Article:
A CORRECTION: Last month I missed an ingredient in the fruit dip ( I found the recipe later under “desserts” instead of “fruits”): Beside concentrated orange juice and yoghurt, sugar-free vanilla pudding mix was involved, thus making the mixture more solid and less tart. As it was, I found it especially good on bananas; and the thinner dip and just plain concentrated o.j. made good salad dressing.
More low–cal fruit dips at another time.

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Fish Tank & Repo Man

Fish Tank

by Howard McQuitter

Fish Tank (2009)
****

Lagoon
Drama
Running time: 123 minutes
Director: Andrea Arnold
Unrated

The movie starts rather slowly, but the plot becomes more clear as the main character Mia (Katie Jarvis) waddles through meaning her life at age 15. She feels trapped by her environment in the projects in an English city. Her mother Joanne (Kiersten Wareino), is a blond busty woman who loves to party and dance.

Mia’s little sister Tyler (Rebecca Griffins) plays around the tenement though she would often prefer following Mia around. Joanne’s boyfriend Connor (Michael Fassbender of “Inglorious Basterds” and “Hunger”) seems okay, a happy-go-lucky guy with a job at a factory.

The film is seen through the eyes of Misa, a school drop out, teased by boys in the neighborhood and she’s a loner. She often uses a vacant apartment above her own to practice break-dancing while watching break-dance videos. She tries to free a horse but is physically confronted by gypsy boys. Much like Mike Leigh’s films on English working class alienation, Arnold’s “Fish Tank” depicts the alienation of Mia in particular, but the characters in general.

“Fish Tank” won the jury prize at last year’s Cannes Film Festival. Andrea Arnold (“Red Road) won an Oscar for her 2003 short “Wasp”. She picks a cockney Katie Jarvis, her debut, for “Fish Tank” a mesmerizing performance by the 18 year old.

The sexual undertones by Connor toward Mia are very, very subtle. Connor’s fetish is a case of Euphebophilia, not pedophila. “Fish Tank” can be said to be a much milder version of “Precious” with the characters being Caucasians.

Repo Man (2010)
*
Rosedale 8
Drama
Running time: 111 minutes
Director: Miguel Sapachnik
Rated: R

Oh, how wonderful it is for friends to endure to the end of the film in spite of differences along the way? What is not wonderful but very stinky is the move “Repo Man”, morbidly crass, cinematically dull, and filled with vapid dialogue.
Jake (Forest Whitaker) and Remy (Jude Law) work for a med-tech giant called “The Union” run by Frank (Liv Schreider) who provides artificial organs at the low cost with 17.9% interest. But if the customers default their payments, the grim reaper Remy or Jake come take back the organs, leaving the recipients dead. This ludicrous science fiction has the temerity to steal from far better crafts – Terry Gillian’s “Brazil” (1985) and Ridley Scott’s “Blade Runner” (1982) and some futuristic films decisively mediocre but still above the ugly duckling “Repo Men”.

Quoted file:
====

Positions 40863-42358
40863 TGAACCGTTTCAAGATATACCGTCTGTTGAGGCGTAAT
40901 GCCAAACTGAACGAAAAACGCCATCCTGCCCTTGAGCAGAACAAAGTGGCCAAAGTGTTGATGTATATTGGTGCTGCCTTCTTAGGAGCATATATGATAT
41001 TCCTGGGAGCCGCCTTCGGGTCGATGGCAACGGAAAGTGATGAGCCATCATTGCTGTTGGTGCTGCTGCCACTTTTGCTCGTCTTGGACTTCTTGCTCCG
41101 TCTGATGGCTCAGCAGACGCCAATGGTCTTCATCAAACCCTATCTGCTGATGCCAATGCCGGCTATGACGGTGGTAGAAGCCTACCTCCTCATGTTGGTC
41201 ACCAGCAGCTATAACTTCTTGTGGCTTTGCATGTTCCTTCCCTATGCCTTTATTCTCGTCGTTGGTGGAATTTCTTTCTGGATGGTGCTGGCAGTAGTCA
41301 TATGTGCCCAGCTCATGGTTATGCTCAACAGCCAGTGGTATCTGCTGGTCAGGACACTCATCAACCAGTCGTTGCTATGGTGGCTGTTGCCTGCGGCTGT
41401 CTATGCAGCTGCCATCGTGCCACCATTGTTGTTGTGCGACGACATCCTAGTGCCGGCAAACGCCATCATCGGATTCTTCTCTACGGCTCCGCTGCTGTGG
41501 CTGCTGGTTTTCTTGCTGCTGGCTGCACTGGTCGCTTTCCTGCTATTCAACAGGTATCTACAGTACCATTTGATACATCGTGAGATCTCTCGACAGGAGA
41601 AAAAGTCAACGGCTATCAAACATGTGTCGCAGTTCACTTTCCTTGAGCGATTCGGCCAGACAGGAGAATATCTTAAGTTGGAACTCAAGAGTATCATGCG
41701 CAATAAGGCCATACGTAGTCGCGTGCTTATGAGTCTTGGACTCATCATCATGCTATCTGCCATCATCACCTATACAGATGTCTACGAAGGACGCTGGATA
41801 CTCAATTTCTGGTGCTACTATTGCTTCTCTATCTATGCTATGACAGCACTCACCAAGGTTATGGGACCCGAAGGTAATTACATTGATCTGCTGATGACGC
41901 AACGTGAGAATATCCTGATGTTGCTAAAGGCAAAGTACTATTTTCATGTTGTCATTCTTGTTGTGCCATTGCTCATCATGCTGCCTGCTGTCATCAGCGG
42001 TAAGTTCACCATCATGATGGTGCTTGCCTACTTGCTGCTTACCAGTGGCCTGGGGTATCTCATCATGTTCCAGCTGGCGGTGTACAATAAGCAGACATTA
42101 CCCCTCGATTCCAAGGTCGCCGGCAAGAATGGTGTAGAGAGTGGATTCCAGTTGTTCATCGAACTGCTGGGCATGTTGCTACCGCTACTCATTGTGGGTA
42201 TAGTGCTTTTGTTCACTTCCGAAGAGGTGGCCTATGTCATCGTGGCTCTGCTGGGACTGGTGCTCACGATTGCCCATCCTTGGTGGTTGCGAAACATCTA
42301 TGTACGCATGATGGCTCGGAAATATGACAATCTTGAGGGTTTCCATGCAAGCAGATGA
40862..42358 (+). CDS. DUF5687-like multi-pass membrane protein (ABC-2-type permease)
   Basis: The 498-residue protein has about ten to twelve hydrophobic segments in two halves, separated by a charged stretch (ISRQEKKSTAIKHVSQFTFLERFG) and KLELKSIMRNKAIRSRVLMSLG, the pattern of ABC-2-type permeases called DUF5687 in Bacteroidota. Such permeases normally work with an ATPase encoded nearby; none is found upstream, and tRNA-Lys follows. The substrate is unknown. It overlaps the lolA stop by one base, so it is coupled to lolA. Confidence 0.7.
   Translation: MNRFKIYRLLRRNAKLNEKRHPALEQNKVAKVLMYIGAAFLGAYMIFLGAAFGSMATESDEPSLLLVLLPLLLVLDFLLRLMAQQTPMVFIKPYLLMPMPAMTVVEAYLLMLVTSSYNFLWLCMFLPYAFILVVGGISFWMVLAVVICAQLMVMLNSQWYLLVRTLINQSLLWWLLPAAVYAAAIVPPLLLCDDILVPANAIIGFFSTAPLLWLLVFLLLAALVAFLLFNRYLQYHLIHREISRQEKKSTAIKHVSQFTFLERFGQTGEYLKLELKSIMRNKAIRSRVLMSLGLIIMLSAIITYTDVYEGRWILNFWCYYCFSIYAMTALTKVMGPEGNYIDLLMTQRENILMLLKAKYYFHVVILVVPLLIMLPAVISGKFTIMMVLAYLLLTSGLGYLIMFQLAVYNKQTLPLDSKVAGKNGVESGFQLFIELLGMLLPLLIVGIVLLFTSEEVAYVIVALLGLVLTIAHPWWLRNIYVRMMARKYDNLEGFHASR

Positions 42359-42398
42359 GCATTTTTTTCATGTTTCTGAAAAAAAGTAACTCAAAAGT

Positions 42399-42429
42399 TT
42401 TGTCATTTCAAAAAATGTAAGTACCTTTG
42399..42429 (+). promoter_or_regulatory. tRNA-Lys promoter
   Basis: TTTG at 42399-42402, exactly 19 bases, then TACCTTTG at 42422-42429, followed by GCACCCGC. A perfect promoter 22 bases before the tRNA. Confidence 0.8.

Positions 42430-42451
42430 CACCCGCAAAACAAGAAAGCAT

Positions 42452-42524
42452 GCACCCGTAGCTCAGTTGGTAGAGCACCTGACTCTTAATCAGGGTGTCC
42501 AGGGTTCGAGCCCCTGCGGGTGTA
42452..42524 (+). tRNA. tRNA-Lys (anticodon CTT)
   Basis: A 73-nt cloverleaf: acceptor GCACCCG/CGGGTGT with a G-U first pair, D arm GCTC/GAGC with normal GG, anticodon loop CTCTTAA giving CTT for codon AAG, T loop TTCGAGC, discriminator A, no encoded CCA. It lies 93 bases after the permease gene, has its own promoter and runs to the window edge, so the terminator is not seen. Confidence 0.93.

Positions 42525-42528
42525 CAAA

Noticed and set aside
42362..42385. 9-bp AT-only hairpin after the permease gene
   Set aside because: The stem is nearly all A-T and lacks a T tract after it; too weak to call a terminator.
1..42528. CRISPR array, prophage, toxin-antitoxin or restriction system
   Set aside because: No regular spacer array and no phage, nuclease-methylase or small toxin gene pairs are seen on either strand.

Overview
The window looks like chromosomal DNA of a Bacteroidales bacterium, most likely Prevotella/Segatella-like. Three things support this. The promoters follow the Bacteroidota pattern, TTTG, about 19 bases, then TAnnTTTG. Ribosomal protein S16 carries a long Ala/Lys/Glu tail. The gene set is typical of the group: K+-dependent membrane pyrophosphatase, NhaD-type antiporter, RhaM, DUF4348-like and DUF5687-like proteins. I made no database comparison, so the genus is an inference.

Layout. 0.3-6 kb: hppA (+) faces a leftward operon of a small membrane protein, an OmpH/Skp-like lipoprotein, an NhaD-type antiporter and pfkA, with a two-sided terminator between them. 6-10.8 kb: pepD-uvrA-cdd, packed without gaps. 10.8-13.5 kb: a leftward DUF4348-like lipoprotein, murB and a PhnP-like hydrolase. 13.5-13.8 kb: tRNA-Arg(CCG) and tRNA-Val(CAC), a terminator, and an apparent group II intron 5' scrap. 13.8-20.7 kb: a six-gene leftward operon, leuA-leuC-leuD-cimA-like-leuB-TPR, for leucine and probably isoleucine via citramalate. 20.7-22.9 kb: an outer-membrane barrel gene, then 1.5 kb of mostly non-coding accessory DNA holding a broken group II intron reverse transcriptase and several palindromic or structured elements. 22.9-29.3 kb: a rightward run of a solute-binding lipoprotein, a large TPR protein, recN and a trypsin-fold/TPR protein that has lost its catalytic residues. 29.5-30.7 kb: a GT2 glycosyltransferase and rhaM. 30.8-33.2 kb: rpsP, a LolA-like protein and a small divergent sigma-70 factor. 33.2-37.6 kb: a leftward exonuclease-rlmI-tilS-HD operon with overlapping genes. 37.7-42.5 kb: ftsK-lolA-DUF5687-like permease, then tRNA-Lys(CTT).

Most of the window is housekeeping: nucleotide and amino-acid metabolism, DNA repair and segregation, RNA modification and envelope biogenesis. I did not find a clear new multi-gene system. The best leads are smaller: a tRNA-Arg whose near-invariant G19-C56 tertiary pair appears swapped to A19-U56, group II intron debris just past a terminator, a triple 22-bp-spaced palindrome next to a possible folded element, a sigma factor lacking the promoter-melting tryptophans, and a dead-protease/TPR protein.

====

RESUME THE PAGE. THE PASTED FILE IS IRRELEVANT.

The films is a waste certainly for Forest Whitaker and a downer for Jude Law who is coming off an average (if not miscast) character of Dr. John Watson in “Sherlock Holmes”. As for Liv Schreider, a script full of pidgin English is enough for an insomniac to go to sleep.

“Repo Man” is based on a science fiction novel by Eric Garcia (I haven’t read the novel) which spawns Sapachnik’s ill-conceived dystopian film that begs the question, “Why was it ever made”?

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Dave’s Dumpster May 2010

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“Thoughts From Powderhorn Lake”

by Peter Molenaar

At every mid-month, contributors to The Alley are pressed into duty (or are otherwise moved by a profound love). Consequently, this writer missed ice-out day at Powderhorn—so be it. Now, at mid-April, a nice start towards a summer tan has been achieved thanks to the early spring warm-up.

Folks who descend each year to feed ducks and geese are greeted as well by the raucous demands of visiting gulls—intelligent birds who speak directly. Having satisfied them, a small group formed next to me upon the concrete ledge which holds the shore line. I was awe-struck. Gulls are utterly handsome and exquisitely evolved birds. Sensing my new-found admiration, in unison they turned to display the V formed by their black trim tail feathers. I had been invited to join the flock.
Question: Does an early spring coupled with a cold winter mean that the global warming disbelievers club can have its cake and eat it too?

It was supposed to have been a warm El Nino winter. Right? What happened to the associated upper air current which normally then restricts the Arctic air mass to the north of us? Contrary to expectations, we endured the usual infusions of cold air which press south across mid-continent all the way to Texas. Hey, it felt like global cooling to me.